Cats:
“I think I was miscast, and I wasn’t allowed to be creative. I am very flexible but I like to be creative, and I was totally stifled as Grizabella. . .I just didn’t enjoy it. All that makeup — nobody knows who the hell you are — you don’t get any kind of billing as far as the Playbill or the marquee; nobody knows you are — just a cat! [laughter] . . .I’ve seen people who have done really well working for Cats four, five, six, ten years. I only had a six-month contract and that’s all I wanted to do. I was totally not happy there and it’s not good for me not to care. I did not give a damn about a cat after that. In fact, I had a cat in my house and I gave it away.”
The Life:
“[Cy Coleman]’s an angel. He’s so easy to work with because he recognizes the talent and the creativity in the people that are picked to do his work… He knows that if you let the artist go, they’re only going to enhance what he’s already done, what is already written. Cy works out of a place of love, and that’s where creativity starts, to me. He’s totally open to the creative process, and I live for that… It’s the biggest honor of my career because I created this role. [Sonja’s] not like anybody I really know, except maybe influences in myself — this funny, sarcastic, self-sacrificing part.”

http://www.playbill.com/article/diva-talk-roses-for-betty-lillias-heads-off-bway-com-77120

Dinah Was (1998) at the Gramercy Theatre as singer Dinah Washington

 

Gotta Dance

HALF TIME: A NEW MUSICAL

(Formerly “GOTTA DANCE“)

Here is the story:
ONE REMARKABLE DANCE TEAM. ONE BIG CHANCE. ONE SMALL TWIST… YOU’VE GOT TO BE OVER 60.
From the director/choreographer of Kinky Boots comes the incredible true story of ten ordinary seniors with extraordinary dreams who audition to dance at half time for a major basketball team. Only after making the cut do they learn they won’t be dancing tap, salsa or swing—instead, they will bring down the house with a style that is entirely new to them: hip hop.
Take the uplifting journey with these dreamers—and the young coaches who inspire them along the way—as they battle self-doubt, stereotypes and even each other for a chance to bust a move at center court in front of 20,000 screaming fans. Together they remind us that in life when the odds are stacked against you and the challenges seem too great to overcome, it’s not the end of the game—it’s HALF TIME.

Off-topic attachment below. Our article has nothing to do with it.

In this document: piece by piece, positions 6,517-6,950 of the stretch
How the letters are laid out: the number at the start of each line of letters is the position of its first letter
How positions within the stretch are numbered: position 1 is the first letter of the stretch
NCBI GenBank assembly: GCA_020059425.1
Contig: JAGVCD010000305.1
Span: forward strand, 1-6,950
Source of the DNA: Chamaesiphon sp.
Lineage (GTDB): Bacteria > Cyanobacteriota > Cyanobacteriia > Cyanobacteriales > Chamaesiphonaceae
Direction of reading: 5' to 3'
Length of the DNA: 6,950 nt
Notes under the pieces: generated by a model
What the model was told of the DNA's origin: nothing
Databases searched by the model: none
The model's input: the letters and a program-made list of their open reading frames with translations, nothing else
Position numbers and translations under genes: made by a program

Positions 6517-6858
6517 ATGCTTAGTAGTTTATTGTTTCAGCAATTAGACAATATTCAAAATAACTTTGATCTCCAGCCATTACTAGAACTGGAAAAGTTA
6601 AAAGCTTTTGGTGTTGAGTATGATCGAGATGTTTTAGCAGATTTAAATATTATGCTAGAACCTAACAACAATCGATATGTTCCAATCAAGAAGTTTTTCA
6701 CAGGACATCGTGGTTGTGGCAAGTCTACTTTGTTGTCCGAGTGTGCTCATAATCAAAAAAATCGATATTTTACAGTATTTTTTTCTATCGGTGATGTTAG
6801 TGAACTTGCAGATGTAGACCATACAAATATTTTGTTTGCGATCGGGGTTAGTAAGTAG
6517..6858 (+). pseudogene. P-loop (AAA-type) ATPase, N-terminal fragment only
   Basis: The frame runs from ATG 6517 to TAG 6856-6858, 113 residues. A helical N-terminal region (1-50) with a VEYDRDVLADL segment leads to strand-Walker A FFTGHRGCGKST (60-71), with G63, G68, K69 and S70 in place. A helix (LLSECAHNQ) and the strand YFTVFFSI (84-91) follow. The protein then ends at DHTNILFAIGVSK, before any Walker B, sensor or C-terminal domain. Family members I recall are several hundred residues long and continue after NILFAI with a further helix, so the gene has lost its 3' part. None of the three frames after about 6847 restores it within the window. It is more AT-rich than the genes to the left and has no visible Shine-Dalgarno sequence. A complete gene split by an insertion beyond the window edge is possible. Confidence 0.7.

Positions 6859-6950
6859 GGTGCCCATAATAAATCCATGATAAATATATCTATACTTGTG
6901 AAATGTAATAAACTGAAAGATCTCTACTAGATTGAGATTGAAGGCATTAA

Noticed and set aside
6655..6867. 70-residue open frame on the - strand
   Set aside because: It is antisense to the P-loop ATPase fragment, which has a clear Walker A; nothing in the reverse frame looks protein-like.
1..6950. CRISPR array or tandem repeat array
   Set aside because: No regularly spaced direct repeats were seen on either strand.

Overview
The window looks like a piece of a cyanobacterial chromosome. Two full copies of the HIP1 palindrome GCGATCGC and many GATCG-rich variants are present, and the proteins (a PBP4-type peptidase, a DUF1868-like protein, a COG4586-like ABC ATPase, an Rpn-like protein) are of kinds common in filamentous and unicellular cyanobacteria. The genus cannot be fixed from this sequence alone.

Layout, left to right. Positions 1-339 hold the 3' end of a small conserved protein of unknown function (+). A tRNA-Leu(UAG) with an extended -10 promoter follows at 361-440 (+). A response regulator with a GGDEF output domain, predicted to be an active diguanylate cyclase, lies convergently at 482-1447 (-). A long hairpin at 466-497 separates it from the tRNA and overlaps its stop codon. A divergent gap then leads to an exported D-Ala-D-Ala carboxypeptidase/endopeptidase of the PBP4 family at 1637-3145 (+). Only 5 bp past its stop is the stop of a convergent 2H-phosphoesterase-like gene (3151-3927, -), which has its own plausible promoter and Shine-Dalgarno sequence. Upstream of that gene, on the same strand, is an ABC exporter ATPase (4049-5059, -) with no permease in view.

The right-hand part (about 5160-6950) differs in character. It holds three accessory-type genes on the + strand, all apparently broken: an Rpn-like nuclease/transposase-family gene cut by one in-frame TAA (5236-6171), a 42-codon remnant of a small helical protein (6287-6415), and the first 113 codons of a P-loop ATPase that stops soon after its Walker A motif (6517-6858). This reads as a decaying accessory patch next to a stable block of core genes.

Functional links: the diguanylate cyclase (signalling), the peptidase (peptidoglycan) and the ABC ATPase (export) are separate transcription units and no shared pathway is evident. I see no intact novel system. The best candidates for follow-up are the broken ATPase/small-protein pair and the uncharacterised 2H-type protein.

Highlights From High Energy Gotta Dance

Georgia Engel and Lillias White

(Photo: Matthew Murphy)

Ma Rainey’s Black Bottom 

 

Center Theatre Group’s production of Ma Rainey’s Black Bottom in September 2016.

BY August Wilson

DIRECTED BY Phylicia Rashad

 Greg Bryan, Keith David, Jason Dirden, Damon Gupton, Matthew Henerson, Nija Okoro, Lamar Richardson Ed Swidey, Glynn Turman, Lillias White, Thomas Silcott

Photos by Craig Swartz

Jason Dirden, Glynn Turman, Damon Gupton, Keith David, and Lillias White

Second Stage Theatre’s Crowns (2002), for which she won the AUDELCO Award. In 2014, White will appear in the Primary Stages production of While I Yet Live.

White’s concert performances include Funny Girl, Hair, Dreamgirls, and South Pacific, which was broadcast by PBS Great Performances. She performed with the Brooklyn Philharmonic in a concert of works by Leonard Bernstein, Aaron Copland, and George and Ira Gershwin celebrating the orchestra’s 50th anniversary. She also has appeared in concert at the Kennedy Center, Carnegie Hall, and Lincoln Center and has toured internationally with her one-woman show From Brooklyn to Broadway. She is heard on the 1990 Madonna recording “Rescue Me”.[citation needed]

White’s television appearances include a regular role on Sesame Street (for which she won an Emmy Award), Law & Order, Law & Order: Special Victims Unit, and NYPD Blue.

 

Her screen credits include voiceover work in Disney’s Hercules and Anastasia and appearances in How the Grinch Stole Christmas, Game 6, Pieces of April and Then She Found Me

The Get Down
Photographed by Annie Leibovitz, Vogue, June 2016

The Get Down, One by One, Into the Dark
People: Lillias White, Shameik Moore
Photo by Courtesy of Netflix/Courtesy of Netflix

Lillias White performs during the amfAR world AIDS day event at Washington Square Park on December 1, 2009, in New York City; Photo by Jemal Countess/Getty Images North America